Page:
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Feature


Aids

WARNING: HIV/AIDS Is The Number One Threat To The Survival of The Black World

A people that have survived centuries of slavery and colonialism and race based terror HIV/AIDS represents today the most serious threat to the survival of people of African descent. HIV/AIDS is not only a serious threat to the genocide of millions of Africans affected with HIV/AIDS it is also the fastest growing leading cause of death amongst African Americans and people of African descent throughout the world with the infection rate growing at incredible rates.

This threat ranks above drugs, poverty and unemployment because of the vastness and incredible rate amongst a particular segment of a population. In big cities and rural communities the HIV/AIDS growth in amongst African Americans is unprecedented The growth of HIV/AIDS amongst African Americans is especially peculiar given the national education campaigns of condom use and safe sex over the last ten years. Although African Americans make up only about 12 percent of the U.S. population, they accounted for half of the new HIV infections reported in the United States in 2001.

According to the Center for Disease Control:
African Americans have accounted for more than 320,000, or 38 percent, of the more than 833,000 estimated AIDS cases diagnosed since the beginning of the epidemic. By the end of December 2001, more than 168,000 African Americans had died from AIDS.

In 2001, African Americans accounted for about 21,000, or 50 percent, of the more than 41,000 estimated new AIDS cases diagnosed among adults. AIDS (HIV disease) is the leading cause of death among African-American women ages 25 to 34 and African-American men ages 35 to 44. AIDS (HIV disease) is among the top three causes of death for African-American men ages 25 to 54 and African-American women ages 35 to 44.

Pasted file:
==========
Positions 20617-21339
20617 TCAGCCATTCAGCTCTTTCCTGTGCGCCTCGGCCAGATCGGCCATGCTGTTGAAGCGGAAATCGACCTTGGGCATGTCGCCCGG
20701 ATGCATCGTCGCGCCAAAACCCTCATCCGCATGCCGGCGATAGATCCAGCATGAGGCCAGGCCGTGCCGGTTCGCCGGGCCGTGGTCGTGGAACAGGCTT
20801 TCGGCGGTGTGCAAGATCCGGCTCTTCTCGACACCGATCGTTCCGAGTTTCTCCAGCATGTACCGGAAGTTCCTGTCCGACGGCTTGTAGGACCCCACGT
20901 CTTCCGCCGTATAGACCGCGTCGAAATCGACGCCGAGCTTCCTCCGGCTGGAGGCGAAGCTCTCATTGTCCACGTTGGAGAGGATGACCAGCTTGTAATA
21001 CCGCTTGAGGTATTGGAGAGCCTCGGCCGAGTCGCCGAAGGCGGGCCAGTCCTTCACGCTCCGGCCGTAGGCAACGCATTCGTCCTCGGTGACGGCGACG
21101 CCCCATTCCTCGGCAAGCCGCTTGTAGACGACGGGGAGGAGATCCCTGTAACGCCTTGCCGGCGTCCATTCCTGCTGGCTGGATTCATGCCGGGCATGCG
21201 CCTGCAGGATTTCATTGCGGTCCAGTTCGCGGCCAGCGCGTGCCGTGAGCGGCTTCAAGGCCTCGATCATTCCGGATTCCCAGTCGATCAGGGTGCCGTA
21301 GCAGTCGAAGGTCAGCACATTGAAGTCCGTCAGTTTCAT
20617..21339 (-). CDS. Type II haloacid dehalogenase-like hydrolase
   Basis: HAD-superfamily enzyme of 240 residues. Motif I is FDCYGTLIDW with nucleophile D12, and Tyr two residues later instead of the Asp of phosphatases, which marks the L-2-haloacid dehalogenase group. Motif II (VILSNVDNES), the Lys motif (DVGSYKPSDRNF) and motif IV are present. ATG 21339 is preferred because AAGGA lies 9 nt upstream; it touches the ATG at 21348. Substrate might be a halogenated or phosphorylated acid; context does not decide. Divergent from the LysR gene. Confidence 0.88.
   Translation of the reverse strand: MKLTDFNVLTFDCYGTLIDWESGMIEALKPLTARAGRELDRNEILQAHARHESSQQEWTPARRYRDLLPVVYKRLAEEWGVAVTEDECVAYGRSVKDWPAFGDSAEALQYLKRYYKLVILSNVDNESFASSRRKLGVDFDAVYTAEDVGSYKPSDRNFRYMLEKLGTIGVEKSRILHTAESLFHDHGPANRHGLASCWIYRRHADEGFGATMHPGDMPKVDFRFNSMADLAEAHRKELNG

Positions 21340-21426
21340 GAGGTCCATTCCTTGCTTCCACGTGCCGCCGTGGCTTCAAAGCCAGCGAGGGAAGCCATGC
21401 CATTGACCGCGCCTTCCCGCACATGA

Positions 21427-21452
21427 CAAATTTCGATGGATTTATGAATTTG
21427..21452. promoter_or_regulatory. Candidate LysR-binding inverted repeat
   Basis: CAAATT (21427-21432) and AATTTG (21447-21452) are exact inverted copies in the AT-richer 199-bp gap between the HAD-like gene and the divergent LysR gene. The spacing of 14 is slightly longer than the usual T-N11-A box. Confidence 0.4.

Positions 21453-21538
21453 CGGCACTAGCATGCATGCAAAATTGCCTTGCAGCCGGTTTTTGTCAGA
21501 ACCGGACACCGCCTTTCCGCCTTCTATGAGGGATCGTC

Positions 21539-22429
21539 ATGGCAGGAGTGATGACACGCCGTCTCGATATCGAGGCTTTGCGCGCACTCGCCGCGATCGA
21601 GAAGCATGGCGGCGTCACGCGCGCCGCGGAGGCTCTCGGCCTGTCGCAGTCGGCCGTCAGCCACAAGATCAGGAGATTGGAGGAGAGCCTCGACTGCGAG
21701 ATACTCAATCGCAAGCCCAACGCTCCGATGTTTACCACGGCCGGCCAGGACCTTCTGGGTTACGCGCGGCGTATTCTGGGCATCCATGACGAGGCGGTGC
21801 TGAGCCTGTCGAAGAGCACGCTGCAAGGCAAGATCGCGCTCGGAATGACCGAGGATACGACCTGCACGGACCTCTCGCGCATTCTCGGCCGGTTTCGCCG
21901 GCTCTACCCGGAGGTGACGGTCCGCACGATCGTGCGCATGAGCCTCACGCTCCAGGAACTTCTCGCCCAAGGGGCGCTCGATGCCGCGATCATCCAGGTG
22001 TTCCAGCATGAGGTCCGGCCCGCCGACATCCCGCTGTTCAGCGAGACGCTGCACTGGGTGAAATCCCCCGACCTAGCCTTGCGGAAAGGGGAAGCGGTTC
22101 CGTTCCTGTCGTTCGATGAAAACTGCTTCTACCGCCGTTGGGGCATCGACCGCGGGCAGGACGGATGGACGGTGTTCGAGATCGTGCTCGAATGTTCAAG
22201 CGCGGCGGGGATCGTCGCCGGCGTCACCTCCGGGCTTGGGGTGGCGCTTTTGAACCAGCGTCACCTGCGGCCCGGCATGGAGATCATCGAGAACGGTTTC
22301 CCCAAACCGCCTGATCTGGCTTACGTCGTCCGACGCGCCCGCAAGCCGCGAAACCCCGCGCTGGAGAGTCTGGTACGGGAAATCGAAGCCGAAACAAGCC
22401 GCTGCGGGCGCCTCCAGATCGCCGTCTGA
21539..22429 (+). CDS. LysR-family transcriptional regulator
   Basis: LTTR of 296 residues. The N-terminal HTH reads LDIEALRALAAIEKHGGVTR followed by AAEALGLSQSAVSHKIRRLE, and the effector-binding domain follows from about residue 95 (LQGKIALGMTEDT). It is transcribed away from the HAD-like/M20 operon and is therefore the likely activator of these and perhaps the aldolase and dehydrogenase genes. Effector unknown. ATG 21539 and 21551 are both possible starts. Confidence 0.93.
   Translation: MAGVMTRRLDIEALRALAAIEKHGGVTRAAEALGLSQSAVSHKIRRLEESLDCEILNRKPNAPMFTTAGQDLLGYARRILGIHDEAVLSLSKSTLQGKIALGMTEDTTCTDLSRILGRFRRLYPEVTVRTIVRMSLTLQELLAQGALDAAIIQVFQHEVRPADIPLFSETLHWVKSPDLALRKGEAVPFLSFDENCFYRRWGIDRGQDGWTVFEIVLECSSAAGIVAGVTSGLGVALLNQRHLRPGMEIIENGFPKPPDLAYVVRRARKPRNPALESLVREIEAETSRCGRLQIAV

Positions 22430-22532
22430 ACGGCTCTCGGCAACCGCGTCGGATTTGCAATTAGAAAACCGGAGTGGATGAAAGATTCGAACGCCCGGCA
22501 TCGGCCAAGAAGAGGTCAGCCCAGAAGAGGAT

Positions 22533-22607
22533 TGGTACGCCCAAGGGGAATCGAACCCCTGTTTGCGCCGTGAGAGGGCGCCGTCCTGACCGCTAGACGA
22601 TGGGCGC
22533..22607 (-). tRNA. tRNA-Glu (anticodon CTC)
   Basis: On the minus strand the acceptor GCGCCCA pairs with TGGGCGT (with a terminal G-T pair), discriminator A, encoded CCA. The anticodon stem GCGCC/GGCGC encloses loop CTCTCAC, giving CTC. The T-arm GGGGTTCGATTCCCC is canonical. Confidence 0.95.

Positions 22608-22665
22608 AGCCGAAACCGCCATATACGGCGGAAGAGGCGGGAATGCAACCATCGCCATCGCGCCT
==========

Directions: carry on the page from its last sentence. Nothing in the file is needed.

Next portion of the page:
In The African Diaspora:

IN the Caribbean the HIV/AIDS is growing at incredible rates and countries such as Jamaica have to resort to World Bank grants and loans to pay for expensive AIDS medication.

In Brazil the government is being pro-active in battling HIV/AIDS. The government has reduced the costs of drugs by creating generic versions of expensive U.S. and European drugs. A major campaign of prevention and awareness has also stabilized the growth of HIV/AIDS in Brazil. Including the government giving away condoms at movie theatres and throwing them into crowds at parades.

According to World Health Organization director Dr. Lee Jong “The greatest challenge facing us now is the challenge of HIV/AIDS. In the African Region, more than 30 million people are HIV-positive. People are dying every day. They urgently need treatment.”

More aggressive action is needed to combat this pandemic. More creative solutions needed as the government of Brazil is doing. Open and frank discussions of sex, rape (which is a leading cause of AIDS growth in some areas of Africa) and the repercussions must be dealt with head on. Cheaper drugs and more money to health care facilities. Nations in the African Diaspora must help each other where the EU and the U.S. will not. This is the key to survival.

For More Information See:

http://www.who.int/mediacentre/releases/2003/pr65/en/

http://www.cdc.gov/hiv/pubs/Facts/afam.htm

http://www.blackhealthcare.com/BHC/IndexV1.asp